We each have prejudices and preferences that have grown organically from how our own time as writers has gone and there’s nothing wrong with that, especially considering that a lot of the advice givers will be trying to save some other poor bastard from negative experiences they may have gone through on their way to wherever they are. That’s a good thing, finding a little altruism in a competitive industry. Relish it. Read it and soak it up, but never forget that pinch of salt.

All you can do is approach advice in the same way you would approach any other form of research, assuming you want to do it properly of course. You need several reliable and qualified sources, never, ever take just one and accept it as gospel. If you’re in a bind and want a solution, ask two or more people or sources before throwing yourself at the nearest easy answer. Don’t immediately assume that someone who has been in your position has had the same journey as you have. All of our points of origin are a little different, we take different routes at different speeds and have different, though often similar, destinations. Don’t make the mistake that a coincidence is a direct reflection of your own issues when you can’t be certain of how the other person arrived there.

Just because our paths sometimes intersect for one fleeting moment, that doesn’t mean any one of us has all the answers.


Characters – an endless parade of bastards.

Prior warning: Today’s blog entry is brought to you by a tired, irrational and somewhat exhausted Alec. He may bite if startled.

Ever heard of a Mary-Sue character? If you have, well, tough. Go on, smart ass, fuck off to Wikipedia and read about Latvian Gorilla-Llamas for a few minutes while the adults are talking.

Basically a Mary-Sue character is an idealised version of the writer, with all the strengths they lack and without their weaknesses, or something. There’s some debate about precisely what makes a character a Mary-Sue as opposed to a boring, overpowered cretin of some other creed, but frankly this is the definition that suits my current aims. If there was a door, I’d be directing the disgruntled towards it at this moment. Just poke yourself in the eye and kick yourself firmly up the arse and we’ll pretend I’ve just evicted you from the blog, ok?

The point is, don’t write a Mary-Sue. Unless you’re including one for a good reason other than polishing your own cock (or lady cock) they’re a dull, lazy way to write a character that smacks far more of self-indulgence than it does of creativity. Filling the pages of a book with a Mary-Sue is almost rude, it’s almost a form of masturbation and frankly I don’t want you flopping your wedding tackle out where I am forced to look at it.

What we need, or at least what I need, are flaws. That doesn’t mean Kryptonite, before any rabid Superman fan-boys approach, flapping their limp-wristed, clammy little hands in my general direction. Look to the mundane and go from there. Is your character unspeakably badass? Are they the sort of person who could kick the asses of 90% of the population unarmed? Fine! That’s cool, just hamper them enough to make them interesting.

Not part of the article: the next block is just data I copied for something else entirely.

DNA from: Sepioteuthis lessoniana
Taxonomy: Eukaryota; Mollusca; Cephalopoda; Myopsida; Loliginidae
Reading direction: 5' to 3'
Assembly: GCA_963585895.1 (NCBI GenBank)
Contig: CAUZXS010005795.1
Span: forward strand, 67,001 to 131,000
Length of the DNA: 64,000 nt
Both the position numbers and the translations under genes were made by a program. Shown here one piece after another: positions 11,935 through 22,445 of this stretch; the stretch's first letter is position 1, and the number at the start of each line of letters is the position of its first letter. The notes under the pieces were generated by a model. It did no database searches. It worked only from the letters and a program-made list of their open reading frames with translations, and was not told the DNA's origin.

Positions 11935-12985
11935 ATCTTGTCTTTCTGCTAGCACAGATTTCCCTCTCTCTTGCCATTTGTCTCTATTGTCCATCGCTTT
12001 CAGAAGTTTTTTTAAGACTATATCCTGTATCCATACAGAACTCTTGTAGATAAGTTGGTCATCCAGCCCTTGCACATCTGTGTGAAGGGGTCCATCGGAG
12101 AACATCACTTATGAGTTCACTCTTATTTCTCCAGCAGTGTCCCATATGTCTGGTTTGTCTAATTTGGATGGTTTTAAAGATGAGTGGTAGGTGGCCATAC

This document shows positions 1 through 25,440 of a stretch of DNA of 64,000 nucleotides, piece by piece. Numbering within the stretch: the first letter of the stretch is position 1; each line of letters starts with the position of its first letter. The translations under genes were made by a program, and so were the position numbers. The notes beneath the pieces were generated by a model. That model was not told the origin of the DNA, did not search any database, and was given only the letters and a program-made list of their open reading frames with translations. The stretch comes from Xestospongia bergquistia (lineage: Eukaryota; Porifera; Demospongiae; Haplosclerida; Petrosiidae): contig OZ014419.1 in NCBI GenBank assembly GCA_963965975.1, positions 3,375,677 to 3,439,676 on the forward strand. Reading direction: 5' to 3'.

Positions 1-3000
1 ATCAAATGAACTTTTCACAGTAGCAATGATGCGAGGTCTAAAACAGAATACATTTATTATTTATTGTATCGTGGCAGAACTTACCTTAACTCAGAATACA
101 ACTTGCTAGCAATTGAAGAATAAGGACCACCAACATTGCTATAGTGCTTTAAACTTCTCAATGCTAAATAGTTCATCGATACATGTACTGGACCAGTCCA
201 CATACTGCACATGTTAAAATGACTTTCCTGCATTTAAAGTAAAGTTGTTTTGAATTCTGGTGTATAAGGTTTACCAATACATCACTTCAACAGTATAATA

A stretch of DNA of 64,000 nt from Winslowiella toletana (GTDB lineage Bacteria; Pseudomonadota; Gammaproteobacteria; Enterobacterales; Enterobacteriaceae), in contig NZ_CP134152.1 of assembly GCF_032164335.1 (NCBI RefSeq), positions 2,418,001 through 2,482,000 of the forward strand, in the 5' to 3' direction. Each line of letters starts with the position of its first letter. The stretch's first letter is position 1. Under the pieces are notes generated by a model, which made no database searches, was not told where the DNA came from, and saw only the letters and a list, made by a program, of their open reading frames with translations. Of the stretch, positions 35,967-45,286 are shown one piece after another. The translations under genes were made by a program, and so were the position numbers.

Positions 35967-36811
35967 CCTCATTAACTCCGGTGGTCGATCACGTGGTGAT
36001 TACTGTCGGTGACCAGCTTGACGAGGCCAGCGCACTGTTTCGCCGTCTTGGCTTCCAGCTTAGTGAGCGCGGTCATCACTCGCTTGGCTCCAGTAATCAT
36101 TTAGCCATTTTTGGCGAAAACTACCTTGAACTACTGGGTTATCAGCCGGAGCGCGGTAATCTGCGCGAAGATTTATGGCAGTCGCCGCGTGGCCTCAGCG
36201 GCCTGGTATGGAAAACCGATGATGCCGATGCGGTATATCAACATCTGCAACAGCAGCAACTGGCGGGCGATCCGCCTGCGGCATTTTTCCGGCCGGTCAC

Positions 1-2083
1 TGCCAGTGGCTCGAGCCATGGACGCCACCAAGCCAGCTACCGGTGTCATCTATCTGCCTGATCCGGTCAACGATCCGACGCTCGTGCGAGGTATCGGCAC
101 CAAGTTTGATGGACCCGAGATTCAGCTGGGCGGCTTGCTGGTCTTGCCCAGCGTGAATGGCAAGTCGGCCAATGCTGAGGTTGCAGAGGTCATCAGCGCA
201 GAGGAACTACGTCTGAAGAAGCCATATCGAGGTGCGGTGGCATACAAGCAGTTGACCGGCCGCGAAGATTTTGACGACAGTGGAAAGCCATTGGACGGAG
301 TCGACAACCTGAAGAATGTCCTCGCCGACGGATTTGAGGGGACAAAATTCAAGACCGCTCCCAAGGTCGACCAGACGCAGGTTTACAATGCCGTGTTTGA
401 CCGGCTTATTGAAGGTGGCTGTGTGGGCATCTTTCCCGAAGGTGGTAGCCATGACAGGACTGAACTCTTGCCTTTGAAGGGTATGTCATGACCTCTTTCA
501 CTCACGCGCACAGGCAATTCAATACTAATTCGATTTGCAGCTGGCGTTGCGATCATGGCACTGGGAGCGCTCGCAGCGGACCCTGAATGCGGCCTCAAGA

For example:

Meet Jimmerz. Jimmerz is a boxing champion, billionaire, super-genius philanthropist who is capable of anything. Sound interesting? Maybe, at first, but now imagine meeting him. He’s tougher than you, better looking than you, smarter and funnier than you. Though your wife would swear different if she’d had to choose her partner from what’s on paper, she’d be doing him now and not you. And yeah, he’s bigger than you too. In that way.

You would HATE him. Or become his Igor or something, if you swing that way. Loser.

Add any flaw, any flaw at all to the above, and it will make him more interesting. Again, for example;

Meet Jimmerz. Jimmerz is a boxing champion, billionaire, super-genius philanthropist who is capable of anything. Sound interesting? Maybe, at first, but now imagine meeting him. He’s tougher than you, better looking than you, smarter and funnier than you. Though your wife would swear different if she’d had to choose her partner from what’s on paper, she’d be doing him now and not you. And yeah, he’s bigger than you too. In that way. But his left nut is haunted by a former chancellor of the exchequer who constantly screams his latest budget ideas at the top of his lungs.

Or he’s got a radioactive nipple. Or no elbows. Or an ostrich growing out of his ass.

ANYTHING is more interesting than a god made flesh, so for the love of crap don’t make one. There’s no need to just write someone incredible and insert a dark past or something obvious, but remember that characters are people, and people suck. We’ve all got something wrong with us, from the mundane to the harrowingly dreadful, and it is often what is wrong with us that makes us interesting. Sometimes, like it or not, it’s the presence of flaws that make people comfortable in our presence. They equalise us and provide us with opportunities to improve and to learn. They inform and direct us as people and they are essential to your stories.

Without flaws, what are your characters overcoming? Nothing. What are they learning? Very little. Why should we care? We shouldn’t, not even for a moment.

Now, bugger off and write something. I’m going back to sleep.